In using this device it is necessary to have some a prior information about the shape of the laser beam that is desired to be characterized. FIG. 4 shows a laser device 400 producing a laser energy beam 401 typically used in this disclosure. This is necessary because we are making only 2n measurements to produce information that normally requires n2 measurements to describe the laser beam uniquely. Thus, in special cases, it is possible for the device disclosed here to produce the same display for two beams that have different spatial energy distributions. Therefore some information about the general shape of the laser beam is necessary in order to properly display the data. However, in most all cases where lasers are used, this information is readily available and its use greatly simplifies the device disclosed here.
The embodiment described above, using wires is primarily for use with high average power pulsed lasers such as CO2 and excimers. An embodiment for use with other lasers such as ion laser where the beams are usually much smaller in spatial extent is described below.
For lasers operating in the near ultraviolet, visible and near infrared regions of the spectrum, the required multiplicities of wires is produced by photolithograph techniques on transparent substrates (see FIGS. 2A-2C). Taking an argon ion laser as an example, a suitable transparent substrate would be glass 80. An array of metal stripes 100.1-100.n could be produced on the surface of the glass substrate 80 by evaporation through a mask or by evaporating a layer of metal over the entire surface and using photolithography to selectively etch away metal between the desired strips (see FIG. 2A). A second, orthogonal multiplicity of strips 101.1-101.n could be produced on the same surface by first evaporating an insulating material 81 through a mask onto the first multiplicity of strips, where the first and second multiplicities intersect, so as to provide electrical isolation between the first and second multiplicities (see FIGS. 2B and 2C). Alternately, the second multiplicity could be produced on the back surface of the glass substrate (which is also illustrated by FIG. 2B). This latter method is much simpler, but it does introduce the possibility of a slight parallax error if the laser beam is incident at other than normal incidence.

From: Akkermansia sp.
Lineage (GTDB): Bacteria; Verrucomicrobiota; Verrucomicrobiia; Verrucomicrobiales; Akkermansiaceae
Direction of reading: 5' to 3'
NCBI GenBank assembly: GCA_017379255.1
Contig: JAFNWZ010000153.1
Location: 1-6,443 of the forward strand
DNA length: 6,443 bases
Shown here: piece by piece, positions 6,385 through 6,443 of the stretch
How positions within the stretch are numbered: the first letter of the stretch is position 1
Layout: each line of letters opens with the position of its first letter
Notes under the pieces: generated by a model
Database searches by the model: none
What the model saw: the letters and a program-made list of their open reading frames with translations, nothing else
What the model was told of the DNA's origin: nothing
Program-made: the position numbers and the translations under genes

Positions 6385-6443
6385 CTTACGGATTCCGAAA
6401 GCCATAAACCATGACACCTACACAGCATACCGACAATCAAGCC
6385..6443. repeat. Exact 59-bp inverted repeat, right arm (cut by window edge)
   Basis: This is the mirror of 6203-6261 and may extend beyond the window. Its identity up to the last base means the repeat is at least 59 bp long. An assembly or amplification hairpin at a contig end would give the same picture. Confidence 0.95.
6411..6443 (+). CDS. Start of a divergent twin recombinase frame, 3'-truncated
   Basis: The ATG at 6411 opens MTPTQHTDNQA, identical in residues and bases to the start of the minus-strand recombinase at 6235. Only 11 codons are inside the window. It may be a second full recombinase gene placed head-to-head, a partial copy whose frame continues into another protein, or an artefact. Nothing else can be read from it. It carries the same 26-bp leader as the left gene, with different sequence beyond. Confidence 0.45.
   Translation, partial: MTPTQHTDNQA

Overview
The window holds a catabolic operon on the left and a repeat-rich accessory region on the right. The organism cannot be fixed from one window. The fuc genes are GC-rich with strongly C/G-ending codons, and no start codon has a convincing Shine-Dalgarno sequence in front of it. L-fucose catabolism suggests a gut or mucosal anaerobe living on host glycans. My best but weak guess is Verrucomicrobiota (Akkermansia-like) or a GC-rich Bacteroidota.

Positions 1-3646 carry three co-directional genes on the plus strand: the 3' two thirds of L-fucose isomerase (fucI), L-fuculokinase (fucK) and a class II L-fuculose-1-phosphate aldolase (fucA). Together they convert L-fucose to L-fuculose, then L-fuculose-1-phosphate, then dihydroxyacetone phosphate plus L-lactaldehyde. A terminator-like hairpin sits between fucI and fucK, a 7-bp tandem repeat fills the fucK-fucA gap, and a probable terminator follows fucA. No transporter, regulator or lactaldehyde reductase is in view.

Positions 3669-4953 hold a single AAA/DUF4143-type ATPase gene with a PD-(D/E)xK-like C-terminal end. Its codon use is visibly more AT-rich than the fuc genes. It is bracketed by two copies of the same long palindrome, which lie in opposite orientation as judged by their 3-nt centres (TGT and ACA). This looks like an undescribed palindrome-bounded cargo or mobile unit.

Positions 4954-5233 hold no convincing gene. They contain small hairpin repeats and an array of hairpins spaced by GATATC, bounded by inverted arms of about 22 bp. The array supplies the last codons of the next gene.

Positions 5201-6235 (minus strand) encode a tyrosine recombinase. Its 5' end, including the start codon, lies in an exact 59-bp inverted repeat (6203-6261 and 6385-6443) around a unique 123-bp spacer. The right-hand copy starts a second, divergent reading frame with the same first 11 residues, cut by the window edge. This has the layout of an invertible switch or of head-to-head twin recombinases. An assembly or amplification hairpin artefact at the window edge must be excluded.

The width, thickness, and density of metal stripes may be very accurately controlled using the above procedures. Thus, the sensitivity, resolution and time response may be varied over wide ranges. Typically, an antireflecting coating would be applied over the metal stripes to reduce reflection losses.
The additional resistors required to form the bridge circuits could also be deposited on the glass substrate in the area not exposed to the laser beam as shown by network boxes 91-94 in FIGS. 2A and 2B. This would produce a very compact device. The material used for these additional resistors would be a high resistivity metal, such as Nichrome, so as to permit shorter resistor lengths. The technique described herein may be readily extended to other wavelengths, and other substrates by those skilled in the art.
FIG. 3A shows one way the power connections 200 and 201 and bridge resistors 202-204 can be connected to the individual active wire elements 300 on the substrate 205. The signal output of the bridge will be at terminals 210 and 211. By folding wire 300 into wire 300a as shown in FIG. 3, the bridge elements 200-204, 210 and 211 can be neatly placed to the outer rim of substrate 205.